After our passage through Hong Kong, we continued to Malaysia. Kim is an amazing researcher in her job, and that’s no different in our travel planning. She had found out what the best parts of Malaysia were in that time of year; apart from a few showers, we were able to avoid rain altogether.
Since we arrived in South East Asia via Kuala Lumpur, we used this city as our central hub. In total, we made three passages through this vibrant metropolis.
During our first visit, we stayed around Mashid Jamek, probably the best known mosque of the city. We went for some amazing Indian food in the neighbourhood, but only came back to visit the mosque properly during our second transit in KL.
During that second visit, we stayed around Bukit Bintang, which hosts more shopping malls than you can count. I don’t think I’ve ever seen more shopping malls in such a small amount of space. We did explore a few, just to soak in the vibe of the local Christmas shopping.
In this region, we also found a few cool things to do: we went to the amazing Alor Street Food Night Market, we had drinks at the Heli Lounge Bar (the only rooftop bar we’ve ever been to with a 360 view), we explored the Petronas Twin Towers and its park, and we enjoyed some jazz at No Black Tie. A bit further out of the city, we went to the Batu Caves, a temple complex in a cave just outside the city.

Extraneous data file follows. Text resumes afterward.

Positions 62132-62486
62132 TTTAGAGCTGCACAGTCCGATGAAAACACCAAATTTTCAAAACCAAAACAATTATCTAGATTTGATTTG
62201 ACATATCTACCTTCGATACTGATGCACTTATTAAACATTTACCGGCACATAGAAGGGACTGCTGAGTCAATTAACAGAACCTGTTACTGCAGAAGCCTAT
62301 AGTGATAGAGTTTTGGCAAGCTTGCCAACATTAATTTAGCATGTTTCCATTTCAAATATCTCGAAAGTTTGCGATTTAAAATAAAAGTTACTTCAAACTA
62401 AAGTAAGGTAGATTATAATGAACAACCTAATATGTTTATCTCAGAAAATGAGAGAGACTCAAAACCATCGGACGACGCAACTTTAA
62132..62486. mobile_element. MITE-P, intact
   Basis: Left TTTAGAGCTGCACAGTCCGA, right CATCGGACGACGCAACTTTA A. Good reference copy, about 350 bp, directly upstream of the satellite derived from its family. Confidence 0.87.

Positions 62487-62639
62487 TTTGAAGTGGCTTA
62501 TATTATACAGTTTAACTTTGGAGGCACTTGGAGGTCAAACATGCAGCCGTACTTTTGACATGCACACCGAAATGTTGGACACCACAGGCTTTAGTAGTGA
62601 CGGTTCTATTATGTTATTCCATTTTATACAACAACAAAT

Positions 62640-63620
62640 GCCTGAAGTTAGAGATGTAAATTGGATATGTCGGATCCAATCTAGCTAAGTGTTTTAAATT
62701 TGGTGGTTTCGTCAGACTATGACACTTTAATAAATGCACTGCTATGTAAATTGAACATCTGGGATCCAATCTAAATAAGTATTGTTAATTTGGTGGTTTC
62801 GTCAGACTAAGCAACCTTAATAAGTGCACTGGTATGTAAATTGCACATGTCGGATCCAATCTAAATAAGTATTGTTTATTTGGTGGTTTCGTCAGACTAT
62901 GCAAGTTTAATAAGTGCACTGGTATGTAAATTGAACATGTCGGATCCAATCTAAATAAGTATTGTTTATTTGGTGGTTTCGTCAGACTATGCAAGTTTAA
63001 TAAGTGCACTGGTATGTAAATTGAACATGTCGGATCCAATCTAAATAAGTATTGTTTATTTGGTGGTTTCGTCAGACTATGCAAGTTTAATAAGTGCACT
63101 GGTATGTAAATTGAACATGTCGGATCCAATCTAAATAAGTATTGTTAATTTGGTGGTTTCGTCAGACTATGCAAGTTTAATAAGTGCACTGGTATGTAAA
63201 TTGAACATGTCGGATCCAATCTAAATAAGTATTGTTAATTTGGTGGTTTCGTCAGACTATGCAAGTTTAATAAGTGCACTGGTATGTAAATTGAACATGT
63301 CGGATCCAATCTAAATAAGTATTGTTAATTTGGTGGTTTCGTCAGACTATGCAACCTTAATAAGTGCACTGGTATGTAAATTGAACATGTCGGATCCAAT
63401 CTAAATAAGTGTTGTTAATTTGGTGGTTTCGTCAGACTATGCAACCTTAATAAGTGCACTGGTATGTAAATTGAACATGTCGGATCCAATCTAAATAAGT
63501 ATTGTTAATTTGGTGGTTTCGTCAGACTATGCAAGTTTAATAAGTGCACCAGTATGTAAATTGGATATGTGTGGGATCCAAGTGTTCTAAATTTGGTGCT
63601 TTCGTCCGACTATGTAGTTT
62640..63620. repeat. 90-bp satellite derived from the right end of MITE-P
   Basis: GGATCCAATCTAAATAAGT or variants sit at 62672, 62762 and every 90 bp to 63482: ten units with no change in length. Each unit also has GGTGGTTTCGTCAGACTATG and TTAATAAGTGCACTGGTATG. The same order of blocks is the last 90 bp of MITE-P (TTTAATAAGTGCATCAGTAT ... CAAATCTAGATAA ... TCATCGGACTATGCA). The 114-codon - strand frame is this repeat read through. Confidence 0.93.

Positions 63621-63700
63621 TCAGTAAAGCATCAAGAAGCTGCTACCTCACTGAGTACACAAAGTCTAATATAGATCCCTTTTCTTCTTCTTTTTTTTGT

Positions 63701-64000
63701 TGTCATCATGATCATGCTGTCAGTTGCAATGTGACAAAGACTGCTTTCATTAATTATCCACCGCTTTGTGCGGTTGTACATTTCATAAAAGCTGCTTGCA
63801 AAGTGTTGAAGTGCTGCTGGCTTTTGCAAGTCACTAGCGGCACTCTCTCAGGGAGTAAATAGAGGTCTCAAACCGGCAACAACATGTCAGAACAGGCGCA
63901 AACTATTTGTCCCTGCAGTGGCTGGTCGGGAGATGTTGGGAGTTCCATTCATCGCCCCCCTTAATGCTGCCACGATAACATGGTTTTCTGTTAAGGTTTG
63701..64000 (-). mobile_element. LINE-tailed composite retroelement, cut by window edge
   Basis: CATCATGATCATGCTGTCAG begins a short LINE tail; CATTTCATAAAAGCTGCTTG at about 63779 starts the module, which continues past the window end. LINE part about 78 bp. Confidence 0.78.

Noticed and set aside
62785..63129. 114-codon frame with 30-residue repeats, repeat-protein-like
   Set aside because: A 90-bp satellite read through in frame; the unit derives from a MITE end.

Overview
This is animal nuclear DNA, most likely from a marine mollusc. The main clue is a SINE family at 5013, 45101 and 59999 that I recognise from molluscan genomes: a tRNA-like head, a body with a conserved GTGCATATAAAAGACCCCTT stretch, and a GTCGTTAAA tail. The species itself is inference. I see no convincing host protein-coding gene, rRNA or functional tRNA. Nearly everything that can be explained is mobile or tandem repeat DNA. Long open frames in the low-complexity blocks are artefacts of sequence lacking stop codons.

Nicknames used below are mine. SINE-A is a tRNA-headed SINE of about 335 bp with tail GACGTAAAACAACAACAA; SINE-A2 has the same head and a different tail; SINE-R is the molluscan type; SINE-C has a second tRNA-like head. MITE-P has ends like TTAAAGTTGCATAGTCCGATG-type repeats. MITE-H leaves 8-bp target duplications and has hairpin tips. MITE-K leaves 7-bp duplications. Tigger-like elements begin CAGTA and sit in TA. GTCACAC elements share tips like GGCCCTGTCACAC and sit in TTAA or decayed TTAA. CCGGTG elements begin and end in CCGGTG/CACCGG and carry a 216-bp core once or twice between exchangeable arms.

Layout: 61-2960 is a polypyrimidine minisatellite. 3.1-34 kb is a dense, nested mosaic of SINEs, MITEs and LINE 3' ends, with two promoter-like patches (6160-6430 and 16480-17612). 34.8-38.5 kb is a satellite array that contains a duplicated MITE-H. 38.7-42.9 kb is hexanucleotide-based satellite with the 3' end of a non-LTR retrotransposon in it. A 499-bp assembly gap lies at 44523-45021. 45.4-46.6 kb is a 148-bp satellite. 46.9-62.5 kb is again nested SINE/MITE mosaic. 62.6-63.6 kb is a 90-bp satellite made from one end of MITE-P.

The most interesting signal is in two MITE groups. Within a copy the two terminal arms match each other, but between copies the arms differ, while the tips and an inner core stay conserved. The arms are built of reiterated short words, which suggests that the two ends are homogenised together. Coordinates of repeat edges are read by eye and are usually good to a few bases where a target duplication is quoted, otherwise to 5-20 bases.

Kuala Lumpur is a beautiful city. We were happy that we chose that as our base for our travels and could’ve easily spent more than the four nights we were there. The express train from the airport to the centre is a tad expensive, but Grab (the equivalent of Uber) or taxis would’ve just not made sense given that we’ve been stuck in traffic with them on several occasions in KL. In the end, we only relied on Grab in the very early moments of the day, when traffic was still calm.
Whenever we travel, we try to find a good balance between exploring cities and finding places to relax. Langkawi was by far the place we relaxed the most. We spent several days in a beautiful resort with probably the nicest beach I’ve every been to. We filled our days with swimming and sipping cocktails. (The island has no taxes on alcohol, so it’s a lot cheaper there than in the rest of Malaysia.
We did also rent a car to venture around a bit more. We drove to the SkyCab, one of the steepest cable cars in the world at 42º, and as they reminded us several times during the trip, “the longest free span for a mono-cable car.”
Further, we also went out of our way to have lunch at Siti Fatimah, which was highly recommended as a place to eat local food. The recommendations were correct: we tried a lot of great local flavours in one visit.
From Langkawi, we continued our trip to Penang. We had heard that this was a place that other Malay people go for a holiday to taste the food, and we had also been inspired by watching the Penang episode of Ainsley Eats the Streets. As a result, in Penang, we ate a lot, with the food stalls at Lorong Baru being the place where we did most of the exploring.
We did also walk off most of that food while exploring the Old Town. The Lonely Planet for Penang had a great walking tour that includes a stop at several Chinese clan houses, called Kongsi. We stopped at the stunning Khoo Kongsi.
Finally, we explore the Malay music scene and attended a concert by Volatile. A fun vibe and a great evening.
I took a lot of pictures in Malaysia; here’s a selection of them.